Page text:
Wednesday, February 20, 2013

How videojournalism came unstuck in Cairo

David speaking at Arab league Conference in Cairo
Hello Mr David!   Folks from Arab states tend to call you by your first name and the prefix,'Mr'.

'I'm a video journalist, how can I learn more?' This is often followed by a swift move to retrieve your email, for presumably later discussions. 

Questions like this are not uncommon, but they're loaded. What my good delegate friend means, is how can I make stories like you.

On the panel opposite me, another delegate rolled her eyes as to say 'Insha Allah'. She continued: Mr David, when you were here five years ago, you were talking about video journalism, and I was thinking how can we learn this, now you're talking cinema journalism, and I'm thinking the same thing.

There was a chuckle from everyone else. The implications being, yep, if you want to stay ahead of the maddening crowd you need to step up.

I love a creative fight club!

Attendants at News Rewired 2010 will remember too me saying  lets have a creative fisty cuffs, because only then can we begin to sort out, by the powers of rhetoric, what this thing means.

If you'd read Moses-knows how many books from my research, a fraction of which I turned into this banal art work below, you'd want to be challenged.

Sample of books I studied. I'll supply a lis in due course

In Cairo, at the Arab league of Nations conference, the more pressing problem mirrors the state of the country's politics. Everything is in transition.

If the BBC had Cairo as its place of abode, it would have a field day. The stories and issues fall about you. You're only literally a stones throw away from tripping up on some other issue.

Yesterday, the Egypt Gazette reported President Mossi appointing a friend, a dentist, as his new IT specialist. Dentists are very clever, yes, but you wouldn't bet on router issues and the intricacies of transmission frequencies figuring in their muffled debates with patients.

Hello Mrs Rabia. Drill at the ready, I'll be over to fix your download speeds afterwards.  

No, what's really eating at Cairo is the amount of people who are publishing, and in so doing wanting to be credible, but engaged in internecine journalism.  In part it's about the dash for dollars, who publishes first and fast wins, never mind whether they're wrong, its out there. 

Secondly, it's an ideological battle, with no sense that the poor lot caught in the middle are citizens who gulp down facts, rumours and figures, without the wherewithal from the professionals to help them distinguish fact from fiction. 

Meanwhile tourism has tanked and the nation is slipping into abject ruin. Oh dear!

If the West, through its sheer willfulness could beat its chest about the benefits of citizen journalism, in Cairo, they're beating their heads. Too much can be a bad thing.

There's no sense of credibility. This isn't about the tools, it's about the attitude. As I said yesterday, what's needed is a social change.

If you don't know your objectivity from your subjectivity, why being partial is perhaps far worse than balance, how being balanced can level the scales, but it doesn't have to be "he said, she said', and that at the heart of all this is a fairness, truthfulness, integrity that you wear in your heart, it's time you found a credible journalism school.

Me, I have done that, but I also believe the experience of the many years working in mainstream, BBC and Channel 4 News, has conditioned me, so that even when I do cinema journalism, I can defend a subjectivity to eke out the story.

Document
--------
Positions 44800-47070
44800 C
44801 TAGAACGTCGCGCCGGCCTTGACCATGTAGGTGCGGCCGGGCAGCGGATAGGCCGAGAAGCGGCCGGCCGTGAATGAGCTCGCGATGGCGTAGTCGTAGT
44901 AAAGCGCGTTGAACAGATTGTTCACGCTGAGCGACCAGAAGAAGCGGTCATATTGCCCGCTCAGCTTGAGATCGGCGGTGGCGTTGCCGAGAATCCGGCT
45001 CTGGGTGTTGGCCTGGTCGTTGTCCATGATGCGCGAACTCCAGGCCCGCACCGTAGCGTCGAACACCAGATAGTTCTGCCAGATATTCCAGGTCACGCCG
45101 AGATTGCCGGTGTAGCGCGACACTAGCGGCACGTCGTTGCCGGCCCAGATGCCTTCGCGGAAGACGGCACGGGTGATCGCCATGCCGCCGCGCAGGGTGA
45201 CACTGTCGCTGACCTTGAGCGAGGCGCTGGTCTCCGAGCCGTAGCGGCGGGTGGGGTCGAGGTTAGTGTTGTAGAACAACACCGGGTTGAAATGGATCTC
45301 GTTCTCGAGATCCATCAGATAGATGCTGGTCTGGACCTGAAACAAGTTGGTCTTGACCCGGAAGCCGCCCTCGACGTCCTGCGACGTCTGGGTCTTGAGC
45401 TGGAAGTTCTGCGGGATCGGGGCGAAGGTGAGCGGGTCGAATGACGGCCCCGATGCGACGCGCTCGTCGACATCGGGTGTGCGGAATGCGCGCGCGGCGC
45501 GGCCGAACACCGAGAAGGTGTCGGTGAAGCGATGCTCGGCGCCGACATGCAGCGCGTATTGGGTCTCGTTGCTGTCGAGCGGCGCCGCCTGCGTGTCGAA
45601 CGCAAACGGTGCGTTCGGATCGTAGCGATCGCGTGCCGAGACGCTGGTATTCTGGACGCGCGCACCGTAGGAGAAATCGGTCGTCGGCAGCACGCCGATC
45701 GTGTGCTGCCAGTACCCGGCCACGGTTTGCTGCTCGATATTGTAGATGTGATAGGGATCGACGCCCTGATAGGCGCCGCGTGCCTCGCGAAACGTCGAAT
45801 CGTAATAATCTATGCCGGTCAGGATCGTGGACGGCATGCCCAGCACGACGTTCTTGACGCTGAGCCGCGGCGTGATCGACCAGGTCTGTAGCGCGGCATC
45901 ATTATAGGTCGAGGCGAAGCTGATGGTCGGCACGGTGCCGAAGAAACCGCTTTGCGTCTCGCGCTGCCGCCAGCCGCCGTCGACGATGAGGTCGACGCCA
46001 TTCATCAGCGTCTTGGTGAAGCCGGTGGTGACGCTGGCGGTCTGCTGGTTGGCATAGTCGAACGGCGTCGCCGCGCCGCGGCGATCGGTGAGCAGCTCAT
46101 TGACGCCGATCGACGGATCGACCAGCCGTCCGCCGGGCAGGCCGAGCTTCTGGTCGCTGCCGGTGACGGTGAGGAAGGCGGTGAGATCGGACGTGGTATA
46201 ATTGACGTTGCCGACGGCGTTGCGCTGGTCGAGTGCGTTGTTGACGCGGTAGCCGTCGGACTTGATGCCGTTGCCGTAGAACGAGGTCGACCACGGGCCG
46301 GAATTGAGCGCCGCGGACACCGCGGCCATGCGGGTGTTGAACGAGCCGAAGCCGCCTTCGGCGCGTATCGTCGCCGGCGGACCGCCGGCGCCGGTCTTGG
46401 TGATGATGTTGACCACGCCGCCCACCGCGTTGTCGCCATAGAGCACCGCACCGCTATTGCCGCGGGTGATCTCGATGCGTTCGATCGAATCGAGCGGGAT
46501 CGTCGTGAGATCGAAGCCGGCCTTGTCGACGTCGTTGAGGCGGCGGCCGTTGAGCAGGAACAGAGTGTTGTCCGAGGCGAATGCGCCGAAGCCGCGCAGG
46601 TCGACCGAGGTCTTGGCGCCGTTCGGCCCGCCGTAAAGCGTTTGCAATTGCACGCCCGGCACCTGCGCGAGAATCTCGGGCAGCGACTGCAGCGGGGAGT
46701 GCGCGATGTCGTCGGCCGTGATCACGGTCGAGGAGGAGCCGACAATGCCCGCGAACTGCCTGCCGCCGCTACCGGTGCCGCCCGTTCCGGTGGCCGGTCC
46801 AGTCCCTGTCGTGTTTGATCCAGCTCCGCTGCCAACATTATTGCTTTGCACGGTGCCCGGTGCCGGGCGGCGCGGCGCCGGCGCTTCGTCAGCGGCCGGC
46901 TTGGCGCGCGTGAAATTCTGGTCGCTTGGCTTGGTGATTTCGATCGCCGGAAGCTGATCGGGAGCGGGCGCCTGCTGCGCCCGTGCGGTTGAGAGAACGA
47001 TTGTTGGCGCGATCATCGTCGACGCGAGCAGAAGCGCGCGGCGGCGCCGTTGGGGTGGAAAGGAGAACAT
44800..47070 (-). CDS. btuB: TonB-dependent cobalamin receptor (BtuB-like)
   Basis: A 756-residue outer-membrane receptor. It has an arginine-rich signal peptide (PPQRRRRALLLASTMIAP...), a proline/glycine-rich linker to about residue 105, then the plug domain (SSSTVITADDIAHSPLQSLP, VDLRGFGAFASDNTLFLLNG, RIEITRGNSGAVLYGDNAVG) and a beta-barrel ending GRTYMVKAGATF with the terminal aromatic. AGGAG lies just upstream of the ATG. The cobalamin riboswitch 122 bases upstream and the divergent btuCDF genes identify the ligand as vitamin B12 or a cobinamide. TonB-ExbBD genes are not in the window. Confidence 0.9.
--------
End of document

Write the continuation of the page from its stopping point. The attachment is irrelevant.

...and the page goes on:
The pic at the top was taken when I was working in BBC Radio way back in 1987. Provenance I told another speaker, provenance. 

Subjectivity, actually correspondents to this all the while, as I said to Cairo's new Sweden correspondent. Trust, is something that is earned. There's work to be done, and truthfully, what makes it exciting and both alarming, is 

  • Those statues which were laid down to combat yellow journalism apply.
  • But, there are local nuances that redefine the philosophy of any journalism.

Take the concept of the vox pop. Both a brilliant filler, but a barometer during the blitz for how individuals felt. Their experience mattered. It's now a feature of many a reports. At best it provides a credibility for the network being in touch with audiences, at worst it amplifies or deadens an issue, because of 

  • The notion of balance
  • The reporter picking anything

If you follow Schudson's notion that journalism is a cultural construct, and it is by the way, the vox pop to individuals might be better fashioned as the the 'vox pop familia'. It's when you interview families, the patriarchal, and matriarchal and siblings that you come away with not only good sots, but the tensions or harmonies in households - a reflection of Egypt.

In the West the family bears a huge brunt of being dysfunctional or safe. Not in Egypt, though western values are reeking change on this nucleus.

Someone who looked at the family  well in his featured piece was Inigo Gilmore for Channel 4 News. Gigi is battling her sister, whilst their auntie (I think)  exasperated asks why can't everyone just stop this nonsense.  In my own film Tahrir Memento Sara talks about the revolution in her household and how h
er dad now asks her opinion. 

As the youngest that's uncommon, but Sara fought a good campaigning fight during the 18 days revolution and was recognised for doing so.

The old trusted hegemonic ways of journalism create interesting tensions in these regions. Cinema Journalism may just compound that, but they're willing to give it a go. I have been invited back to Lebanon and Egypt later in the year.

Time to get really ambitious. There's amazing stories to be told. 

For more go to
I'll post some new films shortly.